Tossed Salads and Scrambled Eggs

Posts Tagged ‘flour

I have two pizza classes scheduled within a month. I was at Serious Pie Downtown on a Wednesday morning for the first one. The pizza classes are held on weekdays and Saturdays before the restaurant opens. The city felt lethargic on a cloudy midweek day and it was a little odd walking into an empty Serious Pie.

Coffee and banana chocolate walnut loaves greeted us. I nibbled on the sweet, nutty bread as I leafed through the printed notes.

The Kitchen Table is the new private dining room at Serious Pie Downtown. For dough-shaping and dining parties, the dual purpose room was rustic and decorated in warm tones. Twinkling lights were strung overhead.

Vases of dried flowers lined the window sill as an organic curtain. Metal shelves were laden with commercial size tubs of World Spice herbs and spices.

I was happy to spot a large container of Murray River flake salt in their inventory.

Chef Audrey Spence was ill so Cari kindly shared her expertise with us. The Serious Pie dough recipe is a secret but there is a modified version for the home cook. Cari detailed the three-day dough making process. Bread flour, semolina flour, biga starter, olive oil, honey, salt and water are mixed, proofed and hand-shaped. Cari demonstrated how to stretch the dough.

Silky and supple, the wet dough wobbled and yielded easily to touch. We each dusted the wooden surface with flour and stretched a ball of tacky dough. Gentle and nimble fingers were the key! We sprinkled the pizza board with semolina flour and slid the dough on top.

Mise en place: basil, caramelised onions, clams, fennel sausages, hedgehog mushrooms, pancetta, potatoes, olive oil, roasted garlic, roasted peppers and tomato sauce.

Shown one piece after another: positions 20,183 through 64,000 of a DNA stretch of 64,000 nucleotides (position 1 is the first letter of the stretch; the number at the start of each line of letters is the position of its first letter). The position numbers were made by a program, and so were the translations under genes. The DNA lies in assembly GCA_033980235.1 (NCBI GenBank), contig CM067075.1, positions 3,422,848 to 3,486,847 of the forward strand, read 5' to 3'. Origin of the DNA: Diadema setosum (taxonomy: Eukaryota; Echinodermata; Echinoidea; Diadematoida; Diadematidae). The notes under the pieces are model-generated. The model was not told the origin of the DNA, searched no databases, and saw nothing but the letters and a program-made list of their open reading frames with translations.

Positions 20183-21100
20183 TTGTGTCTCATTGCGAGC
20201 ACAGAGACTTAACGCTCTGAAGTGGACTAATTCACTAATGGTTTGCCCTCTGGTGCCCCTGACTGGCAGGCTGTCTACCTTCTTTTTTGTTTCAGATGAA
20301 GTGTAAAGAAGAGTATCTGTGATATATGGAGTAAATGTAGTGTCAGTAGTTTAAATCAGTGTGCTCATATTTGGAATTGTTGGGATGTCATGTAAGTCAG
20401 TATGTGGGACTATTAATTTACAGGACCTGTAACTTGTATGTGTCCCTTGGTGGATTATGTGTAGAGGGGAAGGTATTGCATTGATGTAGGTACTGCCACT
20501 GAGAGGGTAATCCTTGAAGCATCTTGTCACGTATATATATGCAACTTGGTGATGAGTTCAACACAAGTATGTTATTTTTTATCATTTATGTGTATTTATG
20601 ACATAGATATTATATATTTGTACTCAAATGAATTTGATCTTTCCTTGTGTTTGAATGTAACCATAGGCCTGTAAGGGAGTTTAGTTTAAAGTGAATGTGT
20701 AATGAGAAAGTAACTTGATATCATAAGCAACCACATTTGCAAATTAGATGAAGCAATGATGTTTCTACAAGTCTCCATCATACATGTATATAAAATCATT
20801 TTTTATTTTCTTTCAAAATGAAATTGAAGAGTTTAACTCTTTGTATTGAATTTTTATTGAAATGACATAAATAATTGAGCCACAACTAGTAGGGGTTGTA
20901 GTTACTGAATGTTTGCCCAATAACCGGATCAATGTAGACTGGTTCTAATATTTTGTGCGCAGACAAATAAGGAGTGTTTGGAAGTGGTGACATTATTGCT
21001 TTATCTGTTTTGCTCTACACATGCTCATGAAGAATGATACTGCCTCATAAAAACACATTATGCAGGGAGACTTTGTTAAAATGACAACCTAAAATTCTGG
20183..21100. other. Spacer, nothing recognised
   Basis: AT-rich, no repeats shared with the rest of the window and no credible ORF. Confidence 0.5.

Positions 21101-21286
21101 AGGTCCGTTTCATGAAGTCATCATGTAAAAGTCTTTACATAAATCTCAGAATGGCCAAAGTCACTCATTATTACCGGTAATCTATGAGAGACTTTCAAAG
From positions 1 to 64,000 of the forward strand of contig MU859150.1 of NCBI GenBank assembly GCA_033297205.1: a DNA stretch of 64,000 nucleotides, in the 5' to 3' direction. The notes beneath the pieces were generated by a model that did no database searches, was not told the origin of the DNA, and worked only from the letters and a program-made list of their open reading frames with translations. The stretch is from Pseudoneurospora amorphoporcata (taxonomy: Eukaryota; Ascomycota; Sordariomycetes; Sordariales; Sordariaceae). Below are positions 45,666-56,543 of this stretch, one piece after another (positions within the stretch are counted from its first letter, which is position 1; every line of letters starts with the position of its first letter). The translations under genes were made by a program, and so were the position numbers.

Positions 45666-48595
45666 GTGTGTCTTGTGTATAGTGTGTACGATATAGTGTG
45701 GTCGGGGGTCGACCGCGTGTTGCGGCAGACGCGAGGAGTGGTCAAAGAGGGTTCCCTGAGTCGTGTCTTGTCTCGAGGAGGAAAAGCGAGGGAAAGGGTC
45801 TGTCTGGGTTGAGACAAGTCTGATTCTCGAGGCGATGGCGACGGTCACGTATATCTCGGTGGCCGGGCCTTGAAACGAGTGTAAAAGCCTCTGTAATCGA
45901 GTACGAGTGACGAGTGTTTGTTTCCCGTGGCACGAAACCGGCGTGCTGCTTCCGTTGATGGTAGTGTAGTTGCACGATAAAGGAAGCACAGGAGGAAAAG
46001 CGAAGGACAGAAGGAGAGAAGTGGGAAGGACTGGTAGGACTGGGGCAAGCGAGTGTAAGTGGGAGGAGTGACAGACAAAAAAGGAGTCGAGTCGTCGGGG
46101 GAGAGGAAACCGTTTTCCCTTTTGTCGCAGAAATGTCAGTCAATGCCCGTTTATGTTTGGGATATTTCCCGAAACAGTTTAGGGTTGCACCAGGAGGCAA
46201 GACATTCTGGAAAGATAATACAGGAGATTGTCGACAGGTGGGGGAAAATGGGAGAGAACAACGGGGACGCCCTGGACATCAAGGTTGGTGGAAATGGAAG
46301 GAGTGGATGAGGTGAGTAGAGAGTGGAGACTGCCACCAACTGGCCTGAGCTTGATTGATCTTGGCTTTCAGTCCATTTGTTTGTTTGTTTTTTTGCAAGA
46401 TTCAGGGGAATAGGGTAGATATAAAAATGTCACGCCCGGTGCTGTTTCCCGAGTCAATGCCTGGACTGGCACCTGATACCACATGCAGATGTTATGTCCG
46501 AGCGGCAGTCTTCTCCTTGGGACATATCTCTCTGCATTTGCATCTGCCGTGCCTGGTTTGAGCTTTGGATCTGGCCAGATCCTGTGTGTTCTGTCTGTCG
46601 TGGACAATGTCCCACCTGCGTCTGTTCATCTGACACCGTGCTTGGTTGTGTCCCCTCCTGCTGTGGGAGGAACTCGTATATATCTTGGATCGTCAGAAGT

Parmigiano, Provolone, Feta, Mozzarella and herbs were in terracotta dishes for us to sample.

Clockwise from top right: Provolone, tarragon and Parmigiano.

I created a half and half pizza. On the left: olive oil, hedgehog mushrooms and caramelised onions. On the right: tomato sauce, pancetta, roasted red peppers and basil.

My half and half pizza on the rack in the queue for the oven.

Our cheeks were rosy from the heat of the apple wood burning pizza oven.

Gauge of the wood fire pizza oven indicated a temperature of 658 °F (348 °C).

The pizza was placed at the edge of the fiery glow and in one swift motion the board was displaced. An enormous stainless steel paddle pushed the raw pizza to the side and back where it blistered and crisped. After five minutes, Cari dabbed on the Provolone, and the pizza was rotated and cooked for another two to three minutes.

A pinch of marjoram perfected the seasoning. I wielded the mezzaluna and sliced the pizza into eighths.

We settled into the dining room with our artisanal, personalised pizzas.

A selection of Italian varietals was paired with our pizzas. I sipped a glass of Villa Giada Surí Rosso Barbera d’Asti, a fruity red.

It was deeply satisfying to eat the pizza I had handmade, and without any clean up afterwards!

It was fun to be in the Serious Pie kitchen to learn some of the techniques of their famous pizzas!

I read the Modernist Cuisine blog post on Mayuri on the morning of the October Seattle Foodies lunch. I mentioned it to my dining companions at Café Juanita and Carol suggested that we drive to Redmond since we were already on the Eastside. I was curious about this Indian grocery store as I haven’t been to an ethnic supermarket in Seattle except for Uwajimaya.

In a neighbourhood shopping mall, Mayuri has a distinctive red and blue sign. A family business, Mayuri means peacock in Hindi and they also own restaurants of the same name in Bellevue and Bothell.

The inviting aromas of the Subcontinent greeted us. The compact store had aisles of dried herbs, spices, pulses, grains, flour, condiments, snacks, frozen goods, fresh produce, kitchen merchandise and pantry items.

Packets of dal, split lentils, peas and beans, were on sale.

Red baskets contained dried herbs and blended spices such as fenugreek, cumin and garam masala.

Jars and tins of ghee, clarified butter, were stocked in a variety of brands and sizes.

Shelves were laden with tapioca chips and other fried snacks.

Plastic boxes and cylinders dispensed the staples of grains, pulses and flour in bulk.

The fruit and vegetable section had fresh garbanzo beans.

Plentiful of okra and Thai chilli were sold by weight.

Bunches of fresh herbs were at the bargain price of ninety nine cents.

Mayuri is where to shop when cooking Indian cuisine!


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